The world population is already 8.0 billion and it will continue to increase by one per cent every decade till 2050. Unfortunately, despite all the progress in agricultural science and technology, hunger is still the number one enemy of global population. An estimated 854 million people are undernourished globally as they cannot find adequate nutritious food. The hopes that modern agriculture generated riding on the use of chemical fertilisers, chemical pest control techniques and development of high yielding varieties of crops in the second half of the 20th century, soon gave way to frustration. The very scientific production methods that helped the so-called green revolution to take place proved also to be agriculture’s nemesis. The sustainable agricultural land-use practice that farmers across the globe developed over the millennia was suddenly disrupted by the new agricultural practice. Soil fertility drastically fell due to overuse of chemical fertilisers as well as changed land-use due to introduction of high-yielding varieties of crops. Simultaneously, with the ever-increasing pace of urbanisation, areas of farmlands began to shrink. Forestlands were also sacrificed in a similar fashion at the altar of progress, growth and urbanisation. Now in the twenty-first century, though technology, if not science, has further advanced, humanity’s basic means of sustenance has come under increasing threat. Now climate change, which is another fallout from the development of modern science and technology because the very source of energy on which modern technology has grown and still stands, is at the root of the unprecedented natural calamities. Climate change-related shifts in the seasonal patterns and behaviour of weather are affecting food production. The world population still depends on land to grow its food and unlike the various commodities modern industry produces, it has not yet been able to produce the basic commodities that humanity lives on, the food grains. So, the land, which is still the provider of food for humanity, is under threat. But this shrunken, less fertile land, which is exposed to extreme weather events like prolonged droughts, unprecedented downpours, floods, extreme heatwaves and uncontrollable forest fires, will have to feed another two billion mouths by 2050. Worse still, with development in every sphere, people’s dietary habits have also changed. They are eating more and doing so in a wasteful manner. The foods they prefer, especially by the affluent people in the developing nations and the rich countries in general require more resources to produce. For example, they now eat more meat and cereals that are grown in irrigated lands with excessive use of water. Everyone knows, fresh water is a dwindling resource globally, thanks, again, to the climate change, especially the fast-melting glaciers that feed the world’s rivers responsible for drenching lands rendering them cultivable. But people everywhere now know about these negative developments more than ever before and another product of modern technology, the social media, is playing its role in this regard vigorously.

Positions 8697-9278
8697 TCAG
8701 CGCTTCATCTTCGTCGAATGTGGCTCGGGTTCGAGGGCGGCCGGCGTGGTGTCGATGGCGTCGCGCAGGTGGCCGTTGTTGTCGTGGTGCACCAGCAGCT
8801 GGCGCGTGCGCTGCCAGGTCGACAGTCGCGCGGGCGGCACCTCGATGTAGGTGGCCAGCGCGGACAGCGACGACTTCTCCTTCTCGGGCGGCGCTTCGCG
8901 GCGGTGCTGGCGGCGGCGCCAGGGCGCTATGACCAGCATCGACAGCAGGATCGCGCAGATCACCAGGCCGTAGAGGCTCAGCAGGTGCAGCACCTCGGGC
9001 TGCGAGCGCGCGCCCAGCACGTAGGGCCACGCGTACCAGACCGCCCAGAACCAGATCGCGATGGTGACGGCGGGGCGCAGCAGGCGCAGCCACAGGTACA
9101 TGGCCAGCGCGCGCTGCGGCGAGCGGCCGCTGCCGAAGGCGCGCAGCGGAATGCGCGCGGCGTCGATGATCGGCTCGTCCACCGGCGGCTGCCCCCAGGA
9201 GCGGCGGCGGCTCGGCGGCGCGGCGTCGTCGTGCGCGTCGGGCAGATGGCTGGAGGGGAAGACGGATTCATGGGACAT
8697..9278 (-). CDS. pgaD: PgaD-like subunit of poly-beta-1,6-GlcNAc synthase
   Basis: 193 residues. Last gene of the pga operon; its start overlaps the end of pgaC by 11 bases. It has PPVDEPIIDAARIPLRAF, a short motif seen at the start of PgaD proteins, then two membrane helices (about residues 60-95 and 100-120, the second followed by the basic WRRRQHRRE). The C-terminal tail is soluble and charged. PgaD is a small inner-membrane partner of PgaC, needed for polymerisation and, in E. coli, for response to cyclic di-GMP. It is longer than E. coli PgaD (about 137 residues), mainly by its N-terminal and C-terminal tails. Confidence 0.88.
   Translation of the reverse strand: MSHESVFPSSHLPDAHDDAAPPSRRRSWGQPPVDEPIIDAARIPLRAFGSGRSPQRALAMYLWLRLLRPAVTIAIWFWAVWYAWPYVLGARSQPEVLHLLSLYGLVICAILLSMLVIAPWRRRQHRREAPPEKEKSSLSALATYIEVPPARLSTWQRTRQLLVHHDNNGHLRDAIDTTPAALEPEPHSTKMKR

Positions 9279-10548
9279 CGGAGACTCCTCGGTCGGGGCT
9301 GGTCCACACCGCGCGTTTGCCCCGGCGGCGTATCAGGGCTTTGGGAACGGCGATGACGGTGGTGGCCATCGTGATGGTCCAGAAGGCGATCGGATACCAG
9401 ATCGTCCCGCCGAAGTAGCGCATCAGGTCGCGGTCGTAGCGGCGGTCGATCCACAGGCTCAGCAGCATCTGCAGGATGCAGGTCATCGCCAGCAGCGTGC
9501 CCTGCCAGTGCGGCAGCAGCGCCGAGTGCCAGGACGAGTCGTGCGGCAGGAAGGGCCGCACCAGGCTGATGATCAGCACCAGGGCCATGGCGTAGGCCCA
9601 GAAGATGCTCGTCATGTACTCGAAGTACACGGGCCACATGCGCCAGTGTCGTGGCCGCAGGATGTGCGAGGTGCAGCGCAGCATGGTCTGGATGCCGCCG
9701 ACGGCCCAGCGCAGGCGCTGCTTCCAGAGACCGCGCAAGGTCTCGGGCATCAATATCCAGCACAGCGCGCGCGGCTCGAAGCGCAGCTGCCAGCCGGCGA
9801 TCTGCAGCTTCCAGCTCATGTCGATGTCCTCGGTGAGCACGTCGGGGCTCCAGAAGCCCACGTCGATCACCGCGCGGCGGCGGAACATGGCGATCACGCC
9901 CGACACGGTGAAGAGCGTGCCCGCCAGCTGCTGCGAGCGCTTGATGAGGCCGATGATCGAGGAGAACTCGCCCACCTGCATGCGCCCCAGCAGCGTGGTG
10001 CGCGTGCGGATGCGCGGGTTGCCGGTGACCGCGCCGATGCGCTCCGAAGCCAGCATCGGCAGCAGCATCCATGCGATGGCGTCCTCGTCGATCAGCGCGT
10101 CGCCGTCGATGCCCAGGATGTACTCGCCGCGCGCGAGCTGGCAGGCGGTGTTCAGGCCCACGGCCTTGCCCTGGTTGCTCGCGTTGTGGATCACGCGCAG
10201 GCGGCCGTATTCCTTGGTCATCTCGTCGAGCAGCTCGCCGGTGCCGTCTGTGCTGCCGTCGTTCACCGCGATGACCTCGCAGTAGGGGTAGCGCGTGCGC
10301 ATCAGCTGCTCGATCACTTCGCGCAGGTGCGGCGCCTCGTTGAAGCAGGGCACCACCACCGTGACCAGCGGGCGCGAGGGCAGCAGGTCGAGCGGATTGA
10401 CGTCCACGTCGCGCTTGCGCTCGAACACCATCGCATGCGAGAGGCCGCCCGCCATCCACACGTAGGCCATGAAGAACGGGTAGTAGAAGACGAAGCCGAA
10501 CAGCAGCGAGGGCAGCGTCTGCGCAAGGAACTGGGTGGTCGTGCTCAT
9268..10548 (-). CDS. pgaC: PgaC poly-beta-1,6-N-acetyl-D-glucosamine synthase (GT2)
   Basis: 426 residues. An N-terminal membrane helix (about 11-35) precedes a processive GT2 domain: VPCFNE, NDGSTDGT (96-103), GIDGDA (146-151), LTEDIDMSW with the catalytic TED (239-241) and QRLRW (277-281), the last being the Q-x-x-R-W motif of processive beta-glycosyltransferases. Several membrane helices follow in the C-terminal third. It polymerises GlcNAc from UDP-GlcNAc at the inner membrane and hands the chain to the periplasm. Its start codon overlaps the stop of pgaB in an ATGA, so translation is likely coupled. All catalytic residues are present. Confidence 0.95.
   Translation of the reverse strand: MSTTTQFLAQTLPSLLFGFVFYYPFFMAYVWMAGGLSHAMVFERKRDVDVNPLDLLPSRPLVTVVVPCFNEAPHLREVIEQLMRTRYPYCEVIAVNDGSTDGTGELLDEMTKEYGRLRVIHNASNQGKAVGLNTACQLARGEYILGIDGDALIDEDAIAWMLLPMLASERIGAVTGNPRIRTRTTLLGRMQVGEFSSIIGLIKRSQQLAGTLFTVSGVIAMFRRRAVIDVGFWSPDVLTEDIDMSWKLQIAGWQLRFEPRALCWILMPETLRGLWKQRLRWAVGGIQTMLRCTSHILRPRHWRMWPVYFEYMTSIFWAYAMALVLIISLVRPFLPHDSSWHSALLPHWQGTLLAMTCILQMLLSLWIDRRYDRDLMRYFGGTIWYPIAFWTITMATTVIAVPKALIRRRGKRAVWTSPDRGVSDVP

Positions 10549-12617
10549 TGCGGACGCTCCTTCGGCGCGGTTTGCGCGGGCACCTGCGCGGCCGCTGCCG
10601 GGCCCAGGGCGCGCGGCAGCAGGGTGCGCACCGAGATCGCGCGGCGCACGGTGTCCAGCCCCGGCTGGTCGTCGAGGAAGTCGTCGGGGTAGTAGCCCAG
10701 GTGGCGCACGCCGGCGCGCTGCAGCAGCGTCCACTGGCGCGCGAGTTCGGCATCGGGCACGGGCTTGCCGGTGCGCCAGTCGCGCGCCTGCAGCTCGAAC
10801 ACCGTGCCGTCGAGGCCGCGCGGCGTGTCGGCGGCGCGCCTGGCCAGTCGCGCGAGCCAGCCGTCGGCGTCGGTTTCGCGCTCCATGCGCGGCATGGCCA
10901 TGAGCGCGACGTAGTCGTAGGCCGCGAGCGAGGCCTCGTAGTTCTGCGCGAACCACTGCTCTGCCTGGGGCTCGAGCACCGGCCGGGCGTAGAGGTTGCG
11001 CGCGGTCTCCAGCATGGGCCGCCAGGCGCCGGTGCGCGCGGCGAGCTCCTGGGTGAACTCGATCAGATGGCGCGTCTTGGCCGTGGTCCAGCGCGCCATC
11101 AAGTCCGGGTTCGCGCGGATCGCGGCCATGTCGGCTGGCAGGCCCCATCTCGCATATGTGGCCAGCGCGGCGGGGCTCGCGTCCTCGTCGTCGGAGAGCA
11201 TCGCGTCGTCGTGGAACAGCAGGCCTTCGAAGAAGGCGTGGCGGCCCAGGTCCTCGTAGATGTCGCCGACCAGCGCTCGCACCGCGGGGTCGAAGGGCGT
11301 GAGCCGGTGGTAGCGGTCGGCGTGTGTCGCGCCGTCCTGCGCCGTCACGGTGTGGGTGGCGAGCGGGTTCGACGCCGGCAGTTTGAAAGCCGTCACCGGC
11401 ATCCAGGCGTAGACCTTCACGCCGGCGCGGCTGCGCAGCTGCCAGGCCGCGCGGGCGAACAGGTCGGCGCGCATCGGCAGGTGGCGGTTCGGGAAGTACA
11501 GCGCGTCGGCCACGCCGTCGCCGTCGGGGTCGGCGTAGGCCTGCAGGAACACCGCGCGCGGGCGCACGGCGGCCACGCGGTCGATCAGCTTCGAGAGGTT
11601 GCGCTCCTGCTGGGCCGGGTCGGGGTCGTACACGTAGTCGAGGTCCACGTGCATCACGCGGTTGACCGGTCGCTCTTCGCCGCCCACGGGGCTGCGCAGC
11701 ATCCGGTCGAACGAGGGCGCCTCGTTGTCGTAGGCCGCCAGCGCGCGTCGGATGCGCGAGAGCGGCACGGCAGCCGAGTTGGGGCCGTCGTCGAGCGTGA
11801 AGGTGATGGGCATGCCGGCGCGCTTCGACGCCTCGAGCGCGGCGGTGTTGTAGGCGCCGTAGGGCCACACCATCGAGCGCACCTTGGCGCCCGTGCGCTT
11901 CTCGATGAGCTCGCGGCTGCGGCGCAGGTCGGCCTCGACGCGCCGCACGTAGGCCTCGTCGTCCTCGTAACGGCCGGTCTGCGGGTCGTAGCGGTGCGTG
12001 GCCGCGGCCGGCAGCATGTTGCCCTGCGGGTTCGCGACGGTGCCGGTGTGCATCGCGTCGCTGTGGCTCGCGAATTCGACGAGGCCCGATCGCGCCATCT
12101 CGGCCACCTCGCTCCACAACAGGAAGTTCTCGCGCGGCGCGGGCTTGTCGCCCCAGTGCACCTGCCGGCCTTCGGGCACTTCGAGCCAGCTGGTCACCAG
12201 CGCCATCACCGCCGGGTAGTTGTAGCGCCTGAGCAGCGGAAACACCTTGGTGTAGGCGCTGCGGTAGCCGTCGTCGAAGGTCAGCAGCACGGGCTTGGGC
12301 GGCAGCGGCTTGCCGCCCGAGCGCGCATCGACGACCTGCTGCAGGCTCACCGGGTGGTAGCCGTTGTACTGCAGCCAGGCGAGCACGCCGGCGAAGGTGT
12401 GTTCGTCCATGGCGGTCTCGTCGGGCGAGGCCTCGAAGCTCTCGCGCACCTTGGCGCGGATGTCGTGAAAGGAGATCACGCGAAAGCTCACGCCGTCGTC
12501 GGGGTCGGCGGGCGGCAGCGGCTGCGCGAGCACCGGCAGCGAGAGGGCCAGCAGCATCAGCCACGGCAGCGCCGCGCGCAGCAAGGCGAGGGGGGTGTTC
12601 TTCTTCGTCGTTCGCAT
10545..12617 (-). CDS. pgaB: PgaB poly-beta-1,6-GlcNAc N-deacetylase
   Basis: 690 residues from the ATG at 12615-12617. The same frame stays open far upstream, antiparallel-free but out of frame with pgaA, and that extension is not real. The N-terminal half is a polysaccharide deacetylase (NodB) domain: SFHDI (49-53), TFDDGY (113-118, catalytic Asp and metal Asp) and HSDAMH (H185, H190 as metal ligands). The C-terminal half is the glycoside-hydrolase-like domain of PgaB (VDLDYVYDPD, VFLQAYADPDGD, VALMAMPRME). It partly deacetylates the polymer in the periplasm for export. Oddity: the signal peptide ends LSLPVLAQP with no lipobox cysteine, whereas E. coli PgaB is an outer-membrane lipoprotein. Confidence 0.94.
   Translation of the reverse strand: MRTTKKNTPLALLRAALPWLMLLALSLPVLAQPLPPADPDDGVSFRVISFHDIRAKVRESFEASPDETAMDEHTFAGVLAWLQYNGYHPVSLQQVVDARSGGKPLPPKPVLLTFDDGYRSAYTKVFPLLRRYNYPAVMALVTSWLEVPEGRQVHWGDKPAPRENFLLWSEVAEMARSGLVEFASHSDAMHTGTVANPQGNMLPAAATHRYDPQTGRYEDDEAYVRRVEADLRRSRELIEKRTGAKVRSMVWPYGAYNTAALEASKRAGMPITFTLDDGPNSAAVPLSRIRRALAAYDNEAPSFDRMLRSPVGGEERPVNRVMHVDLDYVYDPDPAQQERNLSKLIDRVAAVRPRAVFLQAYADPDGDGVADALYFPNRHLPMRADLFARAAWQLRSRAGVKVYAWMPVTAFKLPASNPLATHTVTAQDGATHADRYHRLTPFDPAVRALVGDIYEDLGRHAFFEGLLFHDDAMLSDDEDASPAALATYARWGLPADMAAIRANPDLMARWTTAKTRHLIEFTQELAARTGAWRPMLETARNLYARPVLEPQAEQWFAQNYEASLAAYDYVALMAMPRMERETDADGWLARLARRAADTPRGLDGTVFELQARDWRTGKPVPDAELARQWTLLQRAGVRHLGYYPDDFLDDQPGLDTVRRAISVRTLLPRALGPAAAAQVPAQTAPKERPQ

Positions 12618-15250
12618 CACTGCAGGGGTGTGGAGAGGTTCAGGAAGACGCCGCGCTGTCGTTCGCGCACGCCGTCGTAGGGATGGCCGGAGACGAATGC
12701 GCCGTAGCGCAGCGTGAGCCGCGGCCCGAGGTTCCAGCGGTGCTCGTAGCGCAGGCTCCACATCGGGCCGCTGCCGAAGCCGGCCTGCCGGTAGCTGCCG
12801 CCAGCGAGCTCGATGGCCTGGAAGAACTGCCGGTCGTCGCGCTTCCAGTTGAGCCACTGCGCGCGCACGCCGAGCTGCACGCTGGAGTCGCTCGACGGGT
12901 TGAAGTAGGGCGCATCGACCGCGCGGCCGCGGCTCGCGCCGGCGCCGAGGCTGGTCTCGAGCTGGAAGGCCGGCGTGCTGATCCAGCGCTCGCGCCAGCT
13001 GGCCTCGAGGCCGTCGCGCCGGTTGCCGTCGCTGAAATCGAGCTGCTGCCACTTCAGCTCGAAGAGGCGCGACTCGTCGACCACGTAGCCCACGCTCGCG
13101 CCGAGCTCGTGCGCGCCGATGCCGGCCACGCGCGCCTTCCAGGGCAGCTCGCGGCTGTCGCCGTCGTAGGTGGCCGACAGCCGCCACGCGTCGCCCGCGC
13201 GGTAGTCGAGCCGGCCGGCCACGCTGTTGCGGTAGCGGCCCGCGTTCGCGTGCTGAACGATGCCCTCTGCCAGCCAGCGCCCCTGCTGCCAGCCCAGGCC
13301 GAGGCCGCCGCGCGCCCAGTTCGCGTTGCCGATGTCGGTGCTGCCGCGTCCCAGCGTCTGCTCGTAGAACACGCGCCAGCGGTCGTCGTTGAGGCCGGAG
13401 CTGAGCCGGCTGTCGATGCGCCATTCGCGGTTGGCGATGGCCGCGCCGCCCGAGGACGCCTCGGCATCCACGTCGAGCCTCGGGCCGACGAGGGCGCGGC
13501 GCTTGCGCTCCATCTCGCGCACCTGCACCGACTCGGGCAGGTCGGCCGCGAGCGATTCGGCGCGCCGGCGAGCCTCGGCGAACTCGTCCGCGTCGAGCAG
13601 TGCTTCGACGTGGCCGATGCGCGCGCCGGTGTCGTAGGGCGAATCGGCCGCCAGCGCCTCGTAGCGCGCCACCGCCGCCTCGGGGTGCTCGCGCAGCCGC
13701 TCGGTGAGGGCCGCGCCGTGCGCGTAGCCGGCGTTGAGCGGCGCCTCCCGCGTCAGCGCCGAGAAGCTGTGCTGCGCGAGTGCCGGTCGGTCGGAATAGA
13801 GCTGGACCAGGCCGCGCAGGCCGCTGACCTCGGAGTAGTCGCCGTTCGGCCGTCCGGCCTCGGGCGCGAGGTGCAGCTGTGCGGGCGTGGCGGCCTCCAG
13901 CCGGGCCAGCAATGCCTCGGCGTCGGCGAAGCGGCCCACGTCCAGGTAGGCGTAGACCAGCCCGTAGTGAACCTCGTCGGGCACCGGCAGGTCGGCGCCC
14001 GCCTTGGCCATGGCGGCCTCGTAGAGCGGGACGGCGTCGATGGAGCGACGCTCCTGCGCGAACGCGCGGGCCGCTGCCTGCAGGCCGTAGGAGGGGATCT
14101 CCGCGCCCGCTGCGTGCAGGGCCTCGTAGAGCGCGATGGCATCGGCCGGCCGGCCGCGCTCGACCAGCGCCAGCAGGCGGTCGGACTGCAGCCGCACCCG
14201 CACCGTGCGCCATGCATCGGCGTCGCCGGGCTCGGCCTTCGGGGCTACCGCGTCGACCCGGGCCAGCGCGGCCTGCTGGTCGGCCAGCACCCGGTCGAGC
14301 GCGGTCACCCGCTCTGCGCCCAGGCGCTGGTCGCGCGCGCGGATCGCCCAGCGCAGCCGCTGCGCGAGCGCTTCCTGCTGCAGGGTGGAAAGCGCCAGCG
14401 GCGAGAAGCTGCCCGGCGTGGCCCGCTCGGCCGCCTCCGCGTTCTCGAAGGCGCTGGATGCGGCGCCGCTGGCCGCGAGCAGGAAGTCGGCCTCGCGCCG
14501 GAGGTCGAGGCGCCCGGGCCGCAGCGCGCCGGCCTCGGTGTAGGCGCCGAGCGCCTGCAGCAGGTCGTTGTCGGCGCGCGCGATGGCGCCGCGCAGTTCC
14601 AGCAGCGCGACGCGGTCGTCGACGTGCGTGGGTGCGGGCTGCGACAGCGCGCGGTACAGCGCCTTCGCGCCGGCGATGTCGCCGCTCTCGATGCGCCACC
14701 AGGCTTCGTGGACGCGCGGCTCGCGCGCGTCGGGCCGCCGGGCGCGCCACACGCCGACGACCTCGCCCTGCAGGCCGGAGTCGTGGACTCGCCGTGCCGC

So, political leaders and food cartels will not miss the opportunity to use the negative developments in the production and availability of food to their own advantage. Nations that produce more food, but now feeling threatened by bad weathers, will become protective about food exports. Powerful, food-surplus nations will, as they did since time immemorial, use food as a political weapon whenever they find it expedient.  Big businesses in foodstuff are unlikely to let go the opportunity of making the most of the global food crunch.